Q&A: Infant Cold Medications in the News?

Infant cough and cold meds are all over the news right now, and the stories are scary — what exactly is going on?
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February 28, 2017
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The uproar is scary to us, too! This basic breakdown explains the major issues.

And — don’t forget to check out our non-medicinal cough and cold remedies.

The Concern

According to an FDA public health advisory released last Friday, cough and cold medications — even those marketed specifically towards infants and toddlers — have no proven effectiveness in young children, and can actually cause severe harm.

The FDA started the review last March, after a group of doctors and public health officials filed a petition questioning the safety of such medications.

The Statistics

Between 1969 and 2006, 54 deaths related to decongestant usage and 69 related to antihistamines have been reported in children, mostly those under age two.

According to a CDC report, 1,500 toddlers and babies have been in emergency rooms over the last two years because of such medications.

In 1990, Americans spent almost 2 billion on infant and children cough medications.

Almost 30 different cough and cold medications marketed specifically for children can be found in the average drugstore.

How Could This Happen?

Decongestants and antihistamines have actually never been tested in children. However, the FDA has allowed them to be marketed to young children for years, based on the — now known to be faulty — assumption that children’s bodies are simply small versions of adults’.

The Dangerous Ingredients

In decongestants: Pseudoephedrine, phenylephrine and ephedrine.

In antihistamines: Diphenhydramine, brompheniramine and chlorpheniramine.

The FDA’s Stance

Medication bottles currently advise parents to consult a physician about decongestant usage in children under two and antihistamine usage in children under six.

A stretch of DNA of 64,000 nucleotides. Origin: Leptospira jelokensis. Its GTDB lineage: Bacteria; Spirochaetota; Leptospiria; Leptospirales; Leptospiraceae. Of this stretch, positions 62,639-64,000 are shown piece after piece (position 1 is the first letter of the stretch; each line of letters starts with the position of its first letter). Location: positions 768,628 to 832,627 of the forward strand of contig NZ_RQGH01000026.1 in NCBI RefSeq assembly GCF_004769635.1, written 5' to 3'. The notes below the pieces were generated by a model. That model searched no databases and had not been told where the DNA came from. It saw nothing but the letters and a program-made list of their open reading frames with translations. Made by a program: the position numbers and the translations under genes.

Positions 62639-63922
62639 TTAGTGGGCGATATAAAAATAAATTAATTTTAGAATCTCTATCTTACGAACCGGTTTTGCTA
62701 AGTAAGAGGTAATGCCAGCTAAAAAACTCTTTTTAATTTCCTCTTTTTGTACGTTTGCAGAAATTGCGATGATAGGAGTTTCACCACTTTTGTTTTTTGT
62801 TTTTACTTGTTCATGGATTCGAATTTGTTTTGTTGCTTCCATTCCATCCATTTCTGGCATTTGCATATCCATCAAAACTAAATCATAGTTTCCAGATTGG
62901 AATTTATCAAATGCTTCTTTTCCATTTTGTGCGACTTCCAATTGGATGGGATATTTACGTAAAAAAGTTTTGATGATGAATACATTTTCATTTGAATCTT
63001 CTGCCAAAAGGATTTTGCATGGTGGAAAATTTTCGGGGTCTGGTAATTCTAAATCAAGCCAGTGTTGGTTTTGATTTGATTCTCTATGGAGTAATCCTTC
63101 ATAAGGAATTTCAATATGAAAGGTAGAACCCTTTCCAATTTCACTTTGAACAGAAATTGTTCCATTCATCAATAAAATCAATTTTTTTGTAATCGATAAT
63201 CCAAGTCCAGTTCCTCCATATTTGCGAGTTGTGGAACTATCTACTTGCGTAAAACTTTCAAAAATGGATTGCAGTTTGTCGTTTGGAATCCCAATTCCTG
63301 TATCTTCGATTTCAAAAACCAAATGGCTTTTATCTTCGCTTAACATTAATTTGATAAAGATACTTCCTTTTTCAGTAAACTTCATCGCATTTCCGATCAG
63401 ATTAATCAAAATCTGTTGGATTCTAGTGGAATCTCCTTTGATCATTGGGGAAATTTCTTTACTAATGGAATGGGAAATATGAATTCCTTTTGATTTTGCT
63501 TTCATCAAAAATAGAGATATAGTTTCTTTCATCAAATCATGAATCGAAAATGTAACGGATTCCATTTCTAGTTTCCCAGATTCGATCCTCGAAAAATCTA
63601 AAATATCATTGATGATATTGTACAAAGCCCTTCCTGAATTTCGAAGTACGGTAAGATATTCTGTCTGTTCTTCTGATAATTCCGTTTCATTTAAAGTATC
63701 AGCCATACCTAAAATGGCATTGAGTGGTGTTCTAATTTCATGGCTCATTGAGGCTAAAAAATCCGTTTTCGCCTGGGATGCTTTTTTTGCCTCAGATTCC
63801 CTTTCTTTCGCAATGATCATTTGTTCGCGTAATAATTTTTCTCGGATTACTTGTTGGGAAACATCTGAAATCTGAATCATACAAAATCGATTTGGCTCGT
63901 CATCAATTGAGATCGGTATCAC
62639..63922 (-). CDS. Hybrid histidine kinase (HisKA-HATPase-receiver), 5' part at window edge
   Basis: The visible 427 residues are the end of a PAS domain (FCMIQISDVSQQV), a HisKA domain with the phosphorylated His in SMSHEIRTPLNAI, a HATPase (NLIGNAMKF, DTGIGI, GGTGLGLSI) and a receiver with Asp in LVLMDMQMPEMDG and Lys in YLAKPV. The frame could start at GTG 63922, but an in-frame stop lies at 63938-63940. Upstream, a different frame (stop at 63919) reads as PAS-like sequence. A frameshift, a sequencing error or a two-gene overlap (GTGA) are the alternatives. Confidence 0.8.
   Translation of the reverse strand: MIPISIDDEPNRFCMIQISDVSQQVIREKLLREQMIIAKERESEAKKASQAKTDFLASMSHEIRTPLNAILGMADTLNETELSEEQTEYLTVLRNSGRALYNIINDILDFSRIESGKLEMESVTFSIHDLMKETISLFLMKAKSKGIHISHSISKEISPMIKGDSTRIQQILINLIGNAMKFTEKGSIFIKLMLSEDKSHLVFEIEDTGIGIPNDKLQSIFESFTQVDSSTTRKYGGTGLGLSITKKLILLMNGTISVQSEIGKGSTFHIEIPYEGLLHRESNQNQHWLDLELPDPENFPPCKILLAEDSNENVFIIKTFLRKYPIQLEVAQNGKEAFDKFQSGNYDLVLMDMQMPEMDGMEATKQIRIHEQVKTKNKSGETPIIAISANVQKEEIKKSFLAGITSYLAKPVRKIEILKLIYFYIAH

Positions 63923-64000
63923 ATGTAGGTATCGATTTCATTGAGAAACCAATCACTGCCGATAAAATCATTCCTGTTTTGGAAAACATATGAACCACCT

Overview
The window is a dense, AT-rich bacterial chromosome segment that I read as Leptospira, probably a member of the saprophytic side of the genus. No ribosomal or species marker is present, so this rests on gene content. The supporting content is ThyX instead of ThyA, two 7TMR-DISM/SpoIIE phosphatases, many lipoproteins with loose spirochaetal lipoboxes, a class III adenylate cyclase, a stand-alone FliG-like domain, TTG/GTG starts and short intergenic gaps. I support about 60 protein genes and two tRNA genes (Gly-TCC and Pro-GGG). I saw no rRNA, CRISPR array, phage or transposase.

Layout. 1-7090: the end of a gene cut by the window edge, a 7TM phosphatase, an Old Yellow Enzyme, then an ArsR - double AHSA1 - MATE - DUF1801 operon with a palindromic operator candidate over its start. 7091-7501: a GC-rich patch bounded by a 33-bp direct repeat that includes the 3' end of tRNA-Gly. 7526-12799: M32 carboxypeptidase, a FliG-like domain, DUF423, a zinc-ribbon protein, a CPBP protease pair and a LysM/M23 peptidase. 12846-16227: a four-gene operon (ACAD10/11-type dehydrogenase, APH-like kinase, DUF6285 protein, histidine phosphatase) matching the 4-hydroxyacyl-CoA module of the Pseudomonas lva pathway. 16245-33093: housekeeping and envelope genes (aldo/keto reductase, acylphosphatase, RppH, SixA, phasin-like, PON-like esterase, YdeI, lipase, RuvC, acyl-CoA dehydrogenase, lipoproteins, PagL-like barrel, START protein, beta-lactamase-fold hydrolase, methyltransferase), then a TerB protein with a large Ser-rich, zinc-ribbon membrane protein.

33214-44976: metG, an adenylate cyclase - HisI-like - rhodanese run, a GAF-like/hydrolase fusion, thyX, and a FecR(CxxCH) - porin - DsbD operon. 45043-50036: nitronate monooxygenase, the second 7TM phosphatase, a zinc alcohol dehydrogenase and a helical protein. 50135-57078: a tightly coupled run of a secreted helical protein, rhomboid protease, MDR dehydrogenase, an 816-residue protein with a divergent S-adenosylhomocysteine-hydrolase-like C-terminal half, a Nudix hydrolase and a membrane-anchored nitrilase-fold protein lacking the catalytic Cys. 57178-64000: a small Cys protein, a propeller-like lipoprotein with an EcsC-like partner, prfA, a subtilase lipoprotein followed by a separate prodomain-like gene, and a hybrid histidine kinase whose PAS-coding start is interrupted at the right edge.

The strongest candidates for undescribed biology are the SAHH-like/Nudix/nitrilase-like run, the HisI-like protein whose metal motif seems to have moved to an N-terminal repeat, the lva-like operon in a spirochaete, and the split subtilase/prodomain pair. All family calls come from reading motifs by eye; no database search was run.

The FDA wants to replace this label with a recommendation against any use of the medications in those age groups, due to a “lack of evidence of efficacy and safety concerns.”

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Also, the FDA also wants all products marketed specifically towards young children be removed from the market.

The Drug-Maker’s Stance

The Consumer’s Healthcare Products Association — an industry trade group which in the past has defended the safety of children’s cough and cold medications — also released a statement last Friday agreeing with the FDA. The group now recommends mandatory warning labels advising such medications should never be given to children under age two.

What’s Next?

Always discuss any medication use with your pediatrician. Make sure to go over appropriate amount and frequency of dosage, the specific medication being administered, and the interaction between medications being given simultaneously.

Please note: The Bump and the materials and information it contains are not intended to, and do not constitute, medical or other health advice or diagnosis and should not be used as such. You should always consult with a qualified physician or health professional about your specific circumstances.

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